WTI Oil Set for First Monthly Drop Since October as Supply RisesGrant Smith
West Texas Intermediate was poised for its first monthly decline since October. U.S. crude stockpiles rose less than forecast, and fuel demand increased in the world’s biggest oil consumer.
Futures dropped as much as 0.4 percent, and have lost 5.2 percent this month, the first February since 2006 that WTI has fallen. Crude supplies climbed 1.1 million barrels last week, data from the Energy Department showed, more than the 2.5 million increase forecast in a Bloomberg survey. U.S. fuel consumption averaged 18.5 million barrels a day over the past four weeks, up 2 percent from 2012, according to the report.
“The EIA delivered a mixed set of U.S. fuel inventory numbers,” said Andrey Kryuchenkov, an analyst at VTB Capital in London who predicts that WTI will trade from $90 to $94.70 a barrel next month. “We are in the refinery maintenance season, when demand slackens.”
WTI for April delivery was down 11 cents at $92.65 a barrel in electronic trading on the New York Mercantile Exchange at 12:47 a.m. in London. The volume of all futures traded was 29 percent below the 100-day average.
Brent for April settlement on the London-based ICE Futures Europe exchange advanced 35 cents to $112.22 a barrel. Volumes were about 45 percent of the 100-day average. The European benchmark grade was at a premium of $19.57 to WTI futures, compared with $19.11 yesterday.
U.S. gasoline stockpiles dropped 1.9 million barrels last week, the EIA report showed. They were projected to decline by 1 million, according to the median estimate of 10 analysts surveyed by Bloomberg. Distillate inventories, including heating oil and diesel, increased 557,000 barrels, the data showed. Supplies were expected to decrease by 1.55 million.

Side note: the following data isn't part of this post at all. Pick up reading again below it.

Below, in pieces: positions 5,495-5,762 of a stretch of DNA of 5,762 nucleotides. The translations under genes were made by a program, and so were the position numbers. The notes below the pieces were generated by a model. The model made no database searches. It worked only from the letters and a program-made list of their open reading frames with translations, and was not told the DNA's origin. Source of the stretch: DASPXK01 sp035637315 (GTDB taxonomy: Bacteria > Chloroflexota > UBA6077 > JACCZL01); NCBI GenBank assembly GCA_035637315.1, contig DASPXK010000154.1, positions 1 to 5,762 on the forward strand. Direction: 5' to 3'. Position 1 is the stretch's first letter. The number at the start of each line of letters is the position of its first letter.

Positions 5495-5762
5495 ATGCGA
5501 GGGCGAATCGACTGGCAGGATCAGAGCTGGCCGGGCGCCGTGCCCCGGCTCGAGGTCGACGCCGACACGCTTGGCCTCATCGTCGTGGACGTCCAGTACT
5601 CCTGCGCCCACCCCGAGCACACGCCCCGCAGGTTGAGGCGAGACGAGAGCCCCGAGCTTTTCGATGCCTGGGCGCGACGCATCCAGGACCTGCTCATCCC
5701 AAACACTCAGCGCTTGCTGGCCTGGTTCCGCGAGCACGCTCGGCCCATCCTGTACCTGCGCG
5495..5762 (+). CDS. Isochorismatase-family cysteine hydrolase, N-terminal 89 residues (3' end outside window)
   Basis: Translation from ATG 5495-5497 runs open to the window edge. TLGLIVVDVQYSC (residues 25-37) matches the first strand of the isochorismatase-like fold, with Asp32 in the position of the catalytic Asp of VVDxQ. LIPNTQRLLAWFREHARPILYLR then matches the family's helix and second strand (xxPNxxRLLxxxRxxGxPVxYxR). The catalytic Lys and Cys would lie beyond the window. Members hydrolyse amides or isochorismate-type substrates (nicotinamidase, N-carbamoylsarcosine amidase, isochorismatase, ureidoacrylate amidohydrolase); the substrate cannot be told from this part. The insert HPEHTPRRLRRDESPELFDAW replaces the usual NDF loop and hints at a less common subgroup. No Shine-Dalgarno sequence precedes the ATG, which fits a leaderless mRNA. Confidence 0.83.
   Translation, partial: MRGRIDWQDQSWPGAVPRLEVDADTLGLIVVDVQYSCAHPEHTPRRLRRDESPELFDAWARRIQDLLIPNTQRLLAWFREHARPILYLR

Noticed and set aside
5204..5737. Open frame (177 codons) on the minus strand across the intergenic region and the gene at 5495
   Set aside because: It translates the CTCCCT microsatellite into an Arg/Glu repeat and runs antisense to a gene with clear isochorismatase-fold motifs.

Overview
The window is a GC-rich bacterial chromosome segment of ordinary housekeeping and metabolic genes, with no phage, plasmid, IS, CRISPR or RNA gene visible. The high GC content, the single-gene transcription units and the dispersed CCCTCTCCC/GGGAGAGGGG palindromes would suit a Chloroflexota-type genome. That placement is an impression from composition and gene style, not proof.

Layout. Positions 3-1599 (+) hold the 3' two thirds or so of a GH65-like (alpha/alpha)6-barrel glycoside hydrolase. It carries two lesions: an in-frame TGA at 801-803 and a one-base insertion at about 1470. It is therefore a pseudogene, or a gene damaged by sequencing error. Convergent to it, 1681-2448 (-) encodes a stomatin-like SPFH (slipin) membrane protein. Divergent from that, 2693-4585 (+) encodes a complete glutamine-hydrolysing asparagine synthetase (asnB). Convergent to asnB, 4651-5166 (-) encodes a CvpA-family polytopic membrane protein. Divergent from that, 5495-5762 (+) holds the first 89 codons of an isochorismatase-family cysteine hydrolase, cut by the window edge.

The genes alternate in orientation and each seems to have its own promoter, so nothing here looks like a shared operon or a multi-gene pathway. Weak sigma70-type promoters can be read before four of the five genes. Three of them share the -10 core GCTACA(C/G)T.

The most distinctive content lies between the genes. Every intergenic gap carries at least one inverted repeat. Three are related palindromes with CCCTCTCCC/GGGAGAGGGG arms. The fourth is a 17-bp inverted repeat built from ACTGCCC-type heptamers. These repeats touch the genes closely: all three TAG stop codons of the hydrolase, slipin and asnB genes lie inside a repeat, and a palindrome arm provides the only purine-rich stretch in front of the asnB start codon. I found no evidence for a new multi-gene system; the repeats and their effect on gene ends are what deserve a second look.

Iran hailed a positive “turning point” after talks about its nuclear program with Western officials. The Islamic republic’s negotiator, Saeed Jalili, said yesterday a “more realistic and logical” proposal was made by the U.S. and its five partners at the two-day session in Almaty, Kazakhstan.
In exchange for Iran agreeing to cease its output of 20 percent enriched uranium, the group offered to ease restrictions on its exports of petrochemical products and some additional items, Russian Deputy Foreign Minister Sergei Ryabkov said. Jalili told reporters that technical talks will be held in Istanbul on March 18, and political discussions with international negotiators will resume in Almaty on April 5.
WTI has technical support along its lower Bollinger Band, about $92.35 a barrel today, according to data compiled by Bloomberg. Futures yesterday traded below the indicator for a fifth day before settling higher, signaling chart support, where buy orders may be clustered.
Orders for U.S. durable goods excluding transportation equipment, which is often volatile, climbed 1.9 percent in January, exceeding all forecasts of economists surveyed by Bloomberg, Commerce Department data showed. An index of pending home resales rose 4.5 percent to 105.9, the most since April 2010, the National Association of Realtors said.